• @C-Octothorpe said:

    Believe it or not, I have heard that places like this actually exist!  I heard also that there are places where timelines are reasonable, your coworkers are experiences professionals who know their shit, and that naked women dance on your desk while feeding you beer and pizza (though I personally don't believe the first one).

    Knowing which contractor-past probably would have come up with the code standards if we had them, I'm actually kind of glad we don't have any. Of course, one of the current in-house developers says he uses consts instead of Enums for performance reasons, so not all our problems are gone. (Yes, this application has serious performance problems. No, Enums are not contributing to the problem.)

    In all fairness, I do believe my current employer is righting the ship. We no longer have any contractors, and we seem to be slowly moving in the right direction with some things. Unfortunately, most improvements are being put off while we finish this long-overdue project.



  • @corgimonster said:

    @C-Octothorpe said:

    Believe it or not, I have heard that places like this actually exist!  I heard also that there are places where timelines are reasonable, your coworkers are experiences professionals who know their shit, and that naked women dance on your desk while feeding you beer and pizza (though I personally don't believe the first one).

    Knowing which contractor-past probably would have come up with the code standards if we had them, I'm actually kind of glad we don't have any. Of course, one of the current in-house developers says he uses consts instead of Enums for performance reasons, so not all our problems are gone. (Yes, this application has serious performance problems. No, Enums are not contributing to the problem.)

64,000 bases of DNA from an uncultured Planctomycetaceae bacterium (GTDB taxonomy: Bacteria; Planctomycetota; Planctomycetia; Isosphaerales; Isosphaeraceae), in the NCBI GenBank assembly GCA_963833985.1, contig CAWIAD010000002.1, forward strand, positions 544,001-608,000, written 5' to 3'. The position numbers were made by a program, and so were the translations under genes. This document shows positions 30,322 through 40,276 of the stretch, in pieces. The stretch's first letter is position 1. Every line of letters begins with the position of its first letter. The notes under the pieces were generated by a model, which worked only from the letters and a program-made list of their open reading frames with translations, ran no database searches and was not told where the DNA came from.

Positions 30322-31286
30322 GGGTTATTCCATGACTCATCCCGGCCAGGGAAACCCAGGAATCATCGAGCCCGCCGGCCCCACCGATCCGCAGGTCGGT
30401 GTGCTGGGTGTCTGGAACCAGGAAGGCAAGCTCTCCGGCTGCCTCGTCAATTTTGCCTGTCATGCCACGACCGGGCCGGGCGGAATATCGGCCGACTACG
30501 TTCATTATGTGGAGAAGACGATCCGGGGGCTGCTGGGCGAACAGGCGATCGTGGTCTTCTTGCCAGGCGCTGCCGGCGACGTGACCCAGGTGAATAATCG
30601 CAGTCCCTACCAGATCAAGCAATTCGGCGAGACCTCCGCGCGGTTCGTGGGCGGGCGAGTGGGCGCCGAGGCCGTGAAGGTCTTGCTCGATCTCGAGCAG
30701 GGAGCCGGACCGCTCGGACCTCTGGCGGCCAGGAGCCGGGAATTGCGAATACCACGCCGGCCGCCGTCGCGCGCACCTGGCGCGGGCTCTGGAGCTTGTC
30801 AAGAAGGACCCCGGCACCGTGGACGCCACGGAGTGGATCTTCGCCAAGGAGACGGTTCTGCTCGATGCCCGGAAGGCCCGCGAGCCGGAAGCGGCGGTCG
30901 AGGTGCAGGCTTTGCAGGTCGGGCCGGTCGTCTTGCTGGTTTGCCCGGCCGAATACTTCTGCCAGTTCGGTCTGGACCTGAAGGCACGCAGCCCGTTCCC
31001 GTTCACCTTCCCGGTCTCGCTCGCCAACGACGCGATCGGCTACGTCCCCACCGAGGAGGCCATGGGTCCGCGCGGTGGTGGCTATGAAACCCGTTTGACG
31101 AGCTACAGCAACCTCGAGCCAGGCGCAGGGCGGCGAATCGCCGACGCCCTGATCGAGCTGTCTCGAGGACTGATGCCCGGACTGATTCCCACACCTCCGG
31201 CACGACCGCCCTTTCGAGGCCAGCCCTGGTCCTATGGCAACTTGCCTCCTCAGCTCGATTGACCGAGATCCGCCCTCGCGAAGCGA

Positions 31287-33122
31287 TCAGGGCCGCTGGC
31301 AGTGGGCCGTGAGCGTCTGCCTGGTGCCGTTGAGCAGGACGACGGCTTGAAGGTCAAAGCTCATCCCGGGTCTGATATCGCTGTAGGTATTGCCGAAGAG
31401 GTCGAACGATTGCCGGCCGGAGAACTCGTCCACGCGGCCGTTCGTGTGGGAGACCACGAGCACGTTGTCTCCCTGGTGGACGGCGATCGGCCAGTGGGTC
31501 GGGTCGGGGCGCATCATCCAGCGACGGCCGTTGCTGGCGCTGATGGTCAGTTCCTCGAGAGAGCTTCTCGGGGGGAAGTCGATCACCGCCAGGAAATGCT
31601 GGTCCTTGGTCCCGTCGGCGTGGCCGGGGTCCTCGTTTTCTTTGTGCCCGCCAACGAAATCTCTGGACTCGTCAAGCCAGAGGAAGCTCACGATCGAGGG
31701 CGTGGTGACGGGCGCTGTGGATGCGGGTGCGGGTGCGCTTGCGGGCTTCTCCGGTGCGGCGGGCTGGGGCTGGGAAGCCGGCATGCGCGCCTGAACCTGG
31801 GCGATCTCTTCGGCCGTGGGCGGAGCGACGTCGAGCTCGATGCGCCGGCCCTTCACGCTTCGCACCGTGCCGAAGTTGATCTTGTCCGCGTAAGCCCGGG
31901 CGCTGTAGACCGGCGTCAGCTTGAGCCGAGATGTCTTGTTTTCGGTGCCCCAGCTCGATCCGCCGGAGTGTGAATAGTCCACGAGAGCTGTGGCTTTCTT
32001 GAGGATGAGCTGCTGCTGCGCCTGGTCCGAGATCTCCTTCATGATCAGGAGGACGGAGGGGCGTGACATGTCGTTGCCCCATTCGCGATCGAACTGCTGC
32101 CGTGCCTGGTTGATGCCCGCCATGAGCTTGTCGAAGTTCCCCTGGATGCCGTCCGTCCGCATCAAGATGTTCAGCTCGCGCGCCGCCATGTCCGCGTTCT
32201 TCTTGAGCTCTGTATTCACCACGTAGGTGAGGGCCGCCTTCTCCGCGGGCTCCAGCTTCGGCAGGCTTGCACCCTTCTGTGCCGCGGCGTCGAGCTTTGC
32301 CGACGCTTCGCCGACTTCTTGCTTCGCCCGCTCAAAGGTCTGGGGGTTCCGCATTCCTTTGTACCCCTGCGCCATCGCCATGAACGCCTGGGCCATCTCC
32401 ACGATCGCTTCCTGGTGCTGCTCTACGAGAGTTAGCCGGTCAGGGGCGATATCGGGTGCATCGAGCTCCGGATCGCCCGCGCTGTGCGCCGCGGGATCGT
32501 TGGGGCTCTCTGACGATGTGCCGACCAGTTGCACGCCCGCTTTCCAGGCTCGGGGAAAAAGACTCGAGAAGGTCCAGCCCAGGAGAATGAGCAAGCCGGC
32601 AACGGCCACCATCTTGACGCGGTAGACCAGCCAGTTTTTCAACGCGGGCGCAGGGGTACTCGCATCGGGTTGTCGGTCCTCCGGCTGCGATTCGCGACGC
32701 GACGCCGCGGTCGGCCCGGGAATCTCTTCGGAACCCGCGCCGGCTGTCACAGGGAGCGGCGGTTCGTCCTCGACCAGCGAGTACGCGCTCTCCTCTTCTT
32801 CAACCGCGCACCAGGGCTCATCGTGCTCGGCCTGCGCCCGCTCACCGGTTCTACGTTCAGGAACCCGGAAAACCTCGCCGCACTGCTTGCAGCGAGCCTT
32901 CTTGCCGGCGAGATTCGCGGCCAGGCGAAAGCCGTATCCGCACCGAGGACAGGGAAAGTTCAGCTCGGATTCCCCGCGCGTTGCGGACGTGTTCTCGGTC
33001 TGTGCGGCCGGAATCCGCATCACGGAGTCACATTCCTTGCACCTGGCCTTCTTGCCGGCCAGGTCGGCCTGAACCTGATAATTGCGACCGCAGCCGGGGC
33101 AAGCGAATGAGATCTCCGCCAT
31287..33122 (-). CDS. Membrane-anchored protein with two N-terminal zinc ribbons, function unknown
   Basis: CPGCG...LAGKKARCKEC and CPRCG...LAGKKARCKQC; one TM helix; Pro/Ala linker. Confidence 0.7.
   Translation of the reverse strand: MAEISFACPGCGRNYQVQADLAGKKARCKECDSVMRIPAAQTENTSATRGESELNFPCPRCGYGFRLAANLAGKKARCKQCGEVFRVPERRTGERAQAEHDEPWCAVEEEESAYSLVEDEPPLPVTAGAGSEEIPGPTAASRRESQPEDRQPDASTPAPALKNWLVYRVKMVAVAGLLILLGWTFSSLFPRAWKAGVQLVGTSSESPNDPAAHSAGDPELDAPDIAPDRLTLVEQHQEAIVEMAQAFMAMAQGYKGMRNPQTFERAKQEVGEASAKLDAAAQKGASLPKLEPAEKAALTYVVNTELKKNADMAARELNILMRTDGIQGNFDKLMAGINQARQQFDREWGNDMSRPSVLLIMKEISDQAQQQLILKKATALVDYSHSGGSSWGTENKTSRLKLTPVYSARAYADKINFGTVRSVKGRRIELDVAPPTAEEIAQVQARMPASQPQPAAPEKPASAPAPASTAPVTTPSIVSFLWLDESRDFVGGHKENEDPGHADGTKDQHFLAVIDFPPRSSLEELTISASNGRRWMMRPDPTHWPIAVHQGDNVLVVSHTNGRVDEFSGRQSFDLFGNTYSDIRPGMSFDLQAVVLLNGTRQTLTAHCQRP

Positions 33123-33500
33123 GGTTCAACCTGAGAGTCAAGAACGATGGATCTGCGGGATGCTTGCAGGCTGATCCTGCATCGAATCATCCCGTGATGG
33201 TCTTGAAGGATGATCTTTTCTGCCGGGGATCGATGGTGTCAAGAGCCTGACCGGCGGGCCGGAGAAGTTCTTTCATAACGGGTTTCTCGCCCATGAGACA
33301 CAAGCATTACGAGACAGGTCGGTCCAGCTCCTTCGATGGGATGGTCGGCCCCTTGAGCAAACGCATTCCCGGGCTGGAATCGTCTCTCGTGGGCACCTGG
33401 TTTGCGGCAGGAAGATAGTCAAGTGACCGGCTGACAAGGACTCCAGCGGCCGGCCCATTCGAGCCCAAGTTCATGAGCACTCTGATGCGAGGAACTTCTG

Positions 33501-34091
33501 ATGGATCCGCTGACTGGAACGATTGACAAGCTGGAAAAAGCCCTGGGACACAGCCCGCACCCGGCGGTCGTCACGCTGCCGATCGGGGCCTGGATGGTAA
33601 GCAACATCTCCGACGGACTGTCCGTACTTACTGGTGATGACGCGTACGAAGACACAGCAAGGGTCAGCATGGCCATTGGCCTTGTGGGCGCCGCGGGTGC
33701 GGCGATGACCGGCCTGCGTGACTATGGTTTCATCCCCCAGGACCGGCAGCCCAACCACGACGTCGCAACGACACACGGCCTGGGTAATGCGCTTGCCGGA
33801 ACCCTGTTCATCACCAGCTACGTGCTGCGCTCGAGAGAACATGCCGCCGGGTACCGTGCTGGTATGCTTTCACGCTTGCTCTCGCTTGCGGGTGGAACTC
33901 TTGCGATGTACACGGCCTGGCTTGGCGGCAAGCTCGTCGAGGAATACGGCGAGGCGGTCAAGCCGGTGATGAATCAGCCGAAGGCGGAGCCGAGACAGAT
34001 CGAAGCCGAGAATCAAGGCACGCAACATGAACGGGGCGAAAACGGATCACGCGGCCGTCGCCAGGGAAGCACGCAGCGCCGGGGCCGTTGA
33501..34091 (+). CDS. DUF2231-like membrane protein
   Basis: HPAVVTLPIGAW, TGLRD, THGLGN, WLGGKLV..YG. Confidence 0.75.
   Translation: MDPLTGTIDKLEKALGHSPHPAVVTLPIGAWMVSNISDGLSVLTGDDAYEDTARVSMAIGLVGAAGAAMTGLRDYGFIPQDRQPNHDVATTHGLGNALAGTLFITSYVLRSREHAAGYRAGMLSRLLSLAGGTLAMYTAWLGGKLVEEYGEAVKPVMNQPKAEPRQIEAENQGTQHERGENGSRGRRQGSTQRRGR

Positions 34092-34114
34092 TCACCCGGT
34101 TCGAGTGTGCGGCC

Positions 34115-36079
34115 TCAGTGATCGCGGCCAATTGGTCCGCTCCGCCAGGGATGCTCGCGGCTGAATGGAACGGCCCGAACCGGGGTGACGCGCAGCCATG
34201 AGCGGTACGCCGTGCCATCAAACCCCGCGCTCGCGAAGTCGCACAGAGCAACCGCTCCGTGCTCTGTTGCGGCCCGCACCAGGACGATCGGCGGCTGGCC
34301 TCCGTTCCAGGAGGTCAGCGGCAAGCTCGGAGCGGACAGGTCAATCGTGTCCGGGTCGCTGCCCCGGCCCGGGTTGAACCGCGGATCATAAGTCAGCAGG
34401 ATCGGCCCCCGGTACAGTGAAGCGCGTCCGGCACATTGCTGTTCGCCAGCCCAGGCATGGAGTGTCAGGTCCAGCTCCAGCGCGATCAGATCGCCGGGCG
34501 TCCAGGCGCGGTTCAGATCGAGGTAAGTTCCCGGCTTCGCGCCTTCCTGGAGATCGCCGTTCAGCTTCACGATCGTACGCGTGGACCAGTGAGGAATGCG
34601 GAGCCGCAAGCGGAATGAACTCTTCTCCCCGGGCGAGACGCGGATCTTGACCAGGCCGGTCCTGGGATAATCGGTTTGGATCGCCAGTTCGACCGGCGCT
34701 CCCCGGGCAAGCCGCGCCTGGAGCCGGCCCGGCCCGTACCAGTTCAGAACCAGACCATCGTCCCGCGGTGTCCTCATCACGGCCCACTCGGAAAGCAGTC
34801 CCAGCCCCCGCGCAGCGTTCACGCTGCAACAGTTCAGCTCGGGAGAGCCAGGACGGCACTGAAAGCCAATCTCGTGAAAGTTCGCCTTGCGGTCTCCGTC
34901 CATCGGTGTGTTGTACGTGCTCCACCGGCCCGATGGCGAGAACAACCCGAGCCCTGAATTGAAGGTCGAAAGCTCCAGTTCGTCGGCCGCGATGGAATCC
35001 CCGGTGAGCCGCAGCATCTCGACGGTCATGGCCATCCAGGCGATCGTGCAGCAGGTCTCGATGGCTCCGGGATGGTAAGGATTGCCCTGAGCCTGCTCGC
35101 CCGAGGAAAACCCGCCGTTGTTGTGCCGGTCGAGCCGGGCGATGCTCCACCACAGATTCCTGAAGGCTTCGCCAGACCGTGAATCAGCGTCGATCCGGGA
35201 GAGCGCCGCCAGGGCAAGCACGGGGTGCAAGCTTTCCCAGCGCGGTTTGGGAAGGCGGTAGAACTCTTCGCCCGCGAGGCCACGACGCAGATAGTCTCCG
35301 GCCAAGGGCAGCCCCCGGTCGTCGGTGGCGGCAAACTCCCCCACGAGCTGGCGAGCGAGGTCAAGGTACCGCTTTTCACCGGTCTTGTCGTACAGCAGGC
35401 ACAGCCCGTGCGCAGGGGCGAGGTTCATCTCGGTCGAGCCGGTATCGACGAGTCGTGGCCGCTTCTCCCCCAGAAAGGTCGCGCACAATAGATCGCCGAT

In all fairness, I do believe my current employer is righting the ship. We no longer have any contractors, and we seem to be slowly moving in the right direction with some things. Unfortunately, most improvements are being put off while we finish this long-overdue project.

    Just curious, which profiler are you guys using or planning to use?

    Also, the debate of contractor vs. FT has been raging for years.  I've been a contractor for about 95% of my professional career and I've seen some shite contractors and probably an equal amount of shite FTs.  I've found that the main difference between shite contractors and shite FTs is that shite contractor will eventually have their contract end, whereas the FT is a more permanent fixture.

    I find the places that have shite personnel (contractors/FTs/whathaveyou) generally don't have a very robust interview process, so in those cases the WTF is already at the company before the fucktard steps through the doors.



  • @C-Octothorpe said:

    Just curious, which profiler are you guys using or planning to use?

    Profiler? That's funny.